While Thomas Jefferson was negotiating with France over the Louisiana Purchase, pirates operating out of Tripoli (now Libya) were menacing American mercantile ships in the Mediterranean – imprisoning and ransoming crews — and impeding the expansion of American trading relationships with Southern Europe.
Expanding global trade was imperative to the survival of the Republic.
In their book Thomas Jefferson and The Tripoli Pirates, authors Brian Kilmeade and Don Yaeger offer an engaging account of America’s first response to piracy on the high seas.
President Jefferson sent the US Navy and Marines.
Supported by Congress, Jefferson took major risks — ranging from the bombardment of Tripoli to the Trade Embargo of 1807 — to establish the RIGHT of American merchants to trade anywhere at any time without fear of assault by pirates or the British Navy. https://www.monticello.org/site/research-and-collections/embargo-1807
USA Founded on Principle of Trading Freely
Profitable trade has driven American economic development since the first European settlements.
For the next +/- 150 years, the colonies traded abundant natural resources (animal furs, lumber and fish) and commercial agricultural products (cotton, tobacco, molasses, sugar) for manufactured products and luxury goods (silk, tea).
More than 20 percent of North American trade was carried by ships built and owned by colonial merchants by 1773 — when the Boston Tea Party previewed the coming rebellion.
The British government should have taken note.
The seeds of the American Revolution were spread in reaction to British trading policies these merchants considered oppressive and confiscatory.
The British East India Company imported tea from China and sold it in the colonies — forbidding colonial merchants to engage in direct trade with China.
Not long after the Revolution the Stars and Stripes flew over the Canton, China harbor.
Our early trade with China was lopsided, corrupt, and tightly constrained by the Chinese Emperor — not very different from our trade with China today.
How China Plays by Different Rules
Since World War II, American trade policy’s been built on the assumption that strong trading relationships lead to strong friendships, a “level playing field” for expanding trade, and a strengthening global middle class.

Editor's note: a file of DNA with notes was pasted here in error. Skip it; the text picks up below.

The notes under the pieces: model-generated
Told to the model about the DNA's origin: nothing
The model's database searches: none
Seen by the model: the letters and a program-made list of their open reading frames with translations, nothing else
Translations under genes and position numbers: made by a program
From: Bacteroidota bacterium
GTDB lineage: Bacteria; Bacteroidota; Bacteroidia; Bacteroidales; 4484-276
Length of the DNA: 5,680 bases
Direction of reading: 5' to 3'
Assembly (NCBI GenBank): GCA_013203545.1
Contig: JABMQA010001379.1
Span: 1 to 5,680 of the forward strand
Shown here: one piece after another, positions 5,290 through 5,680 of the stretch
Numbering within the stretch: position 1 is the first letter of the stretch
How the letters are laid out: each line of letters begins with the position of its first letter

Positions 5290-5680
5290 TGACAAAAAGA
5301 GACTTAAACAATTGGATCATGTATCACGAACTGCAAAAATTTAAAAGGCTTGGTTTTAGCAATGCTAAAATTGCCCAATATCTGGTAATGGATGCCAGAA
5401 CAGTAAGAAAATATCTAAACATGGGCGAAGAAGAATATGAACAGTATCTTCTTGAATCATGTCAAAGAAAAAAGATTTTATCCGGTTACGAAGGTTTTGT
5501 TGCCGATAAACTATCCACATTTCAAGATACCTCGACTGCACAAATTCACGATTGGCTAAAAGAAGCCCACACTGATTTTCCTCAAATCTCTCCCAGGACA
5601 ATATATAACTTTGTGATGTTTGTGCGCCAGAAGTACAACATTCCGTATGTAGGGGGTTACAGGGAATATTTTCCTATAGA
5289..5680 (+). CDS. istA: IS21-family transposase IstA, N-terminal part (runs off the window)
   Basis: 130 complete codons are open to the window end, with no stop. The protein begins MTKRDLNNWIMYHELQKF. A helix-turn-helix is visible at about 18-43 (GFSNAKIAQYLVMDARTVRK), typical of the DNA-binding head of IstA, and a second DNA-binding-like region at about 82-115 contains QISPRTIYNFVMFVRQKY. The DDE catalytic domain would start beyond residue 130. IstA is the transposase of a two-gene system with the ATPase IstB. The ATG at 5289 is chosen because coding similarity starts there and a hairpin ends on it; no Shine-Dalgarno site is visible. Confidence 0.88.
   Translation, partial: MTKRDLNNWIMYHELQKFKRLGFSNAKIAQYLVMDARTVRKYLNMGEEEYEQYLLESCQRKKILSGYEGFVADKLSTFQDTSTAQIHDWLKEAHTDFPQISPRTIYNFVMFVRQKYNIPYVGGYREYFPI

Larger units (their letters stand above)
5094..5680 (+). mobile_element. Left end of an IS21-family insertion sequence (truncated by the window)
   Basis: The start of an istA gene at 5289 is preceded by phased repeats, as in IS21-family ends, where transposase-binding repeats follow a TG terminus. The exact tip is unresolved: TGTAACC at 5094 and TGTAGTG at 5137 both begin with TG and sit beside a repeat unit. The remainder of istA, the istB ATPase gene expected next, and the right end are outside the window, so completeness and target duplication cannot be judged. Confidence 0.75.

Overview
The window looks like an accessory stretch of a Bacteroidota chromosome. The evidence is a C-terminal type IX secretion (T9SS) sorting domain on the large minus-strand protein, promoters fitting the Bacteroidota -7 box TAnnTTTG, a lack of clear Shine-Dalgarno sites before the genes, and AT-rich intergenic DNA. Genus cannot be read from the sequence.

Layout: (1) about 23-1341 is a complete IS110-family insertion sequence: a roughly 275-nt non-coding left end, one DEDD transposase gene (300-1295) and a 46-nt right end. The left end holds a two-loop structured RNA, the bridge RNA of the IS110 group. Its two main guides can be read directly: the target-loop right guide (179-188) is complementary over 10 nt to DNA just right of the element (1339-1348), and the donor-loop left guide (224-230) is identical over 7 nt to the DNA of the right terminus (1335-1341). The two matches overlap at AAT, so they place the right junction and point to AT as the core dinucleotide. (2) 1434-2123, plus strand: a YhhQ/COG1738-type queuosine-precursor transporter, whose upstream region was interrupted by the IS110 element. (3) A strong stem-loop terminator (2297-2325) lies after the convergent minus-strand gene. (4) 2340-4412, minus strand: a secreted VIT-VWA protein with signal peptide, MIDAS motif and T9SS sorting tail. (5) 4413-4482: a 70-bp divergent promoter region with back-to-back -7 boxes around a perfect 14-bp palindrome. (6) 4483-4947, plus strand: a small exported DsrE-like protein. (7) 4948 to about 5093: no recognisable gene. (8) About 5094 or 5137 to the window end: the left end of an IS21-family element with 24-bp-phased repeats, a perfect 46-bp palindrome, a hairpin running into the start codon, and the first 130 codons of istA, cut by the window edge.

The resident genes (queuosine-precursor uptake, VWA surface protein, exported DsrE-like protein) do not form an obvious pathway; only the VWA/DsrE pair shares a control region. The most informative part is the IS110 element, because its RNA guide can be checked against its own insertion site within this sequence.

A middle class opposed to war and eager to buy American manufactured and agricultural products.
China and the United States resumed trading after a thawing of relations during the 1970s.
Rather than level the playing field – American concessions as acts of “friendship” — tariff reductions — cost jobs.
But there’s no reciprocity from China. America imports 91 percent more from China than it exports to China.
China’s emerging middle class has shown a willingness to pay for quality American made goods but their government continues to protect Chinese businesses from foreign competition.
Apple Inc. Suffers Chinese Trade Piracy
For example, CEO Tim Cook argues Apple cannot manufacture iPhones in the United States because wages for Tool and Die Makers would add 40% to the cost of iPhone.
The facts are different. The manufacturing cost difference would be about $2.50 for every $700 retail phone
The real reason – China requires products sold in China to be made in China.
China is Apple’s largest iPhone market.
But acquiescence has not protected Apple from Chinese trade piracy.
Just last week, Chinese Courts ruled that a Chinese (defendant) firm can manufacture and sell worldwide goods stamped with the iPHONE logo and the internationally recognized registered trademark symbol (“R”) without a license from (compensating) Apple. http://www.bbc.com/news/business-36200481
Counterfeiting goods is big business in China.
It is government sanctioned 21st century piracy!!
The Real Reason Behind our Murky Relations
With such an abysmal record on trade, why is China is still a “most favored nation”?
Why are China’s military provocations in South China Sea, cyber assaults on our government agencies and overt military spying met with pronouncements of concern rather than actions of real consequence?
Easy: China holds nearly $2 Trillion – 1/3 of the total US Debt in foreign hands.
We Must Retool Our Assumptions about China
President Obama and his successor – whoever she or he may be – must make clear to China bilateral trading relationships and genuine friendships are not necessarily the same thing.
We trade with nations we do not consider friends – for example Vietnam or Russia.
BUT – we do favors – eliminate tariff barriers – only for our friends.
The United States economy – troubled as it is – is still the largest economy in the world. (http://www.investopedia.com/articles/investing/022415/worlds-top-10-economies.asp)
If China doesn’t sell their goods to the United States who will buy them?
If China does not buy US Treasuries where will they safely invest their dollars?
We have economic leverage. Chinese outrages have stirred the administration but quick, bold trade renegotiation is required.
China should have no doubt we remain committed to eliminating any and all piracy.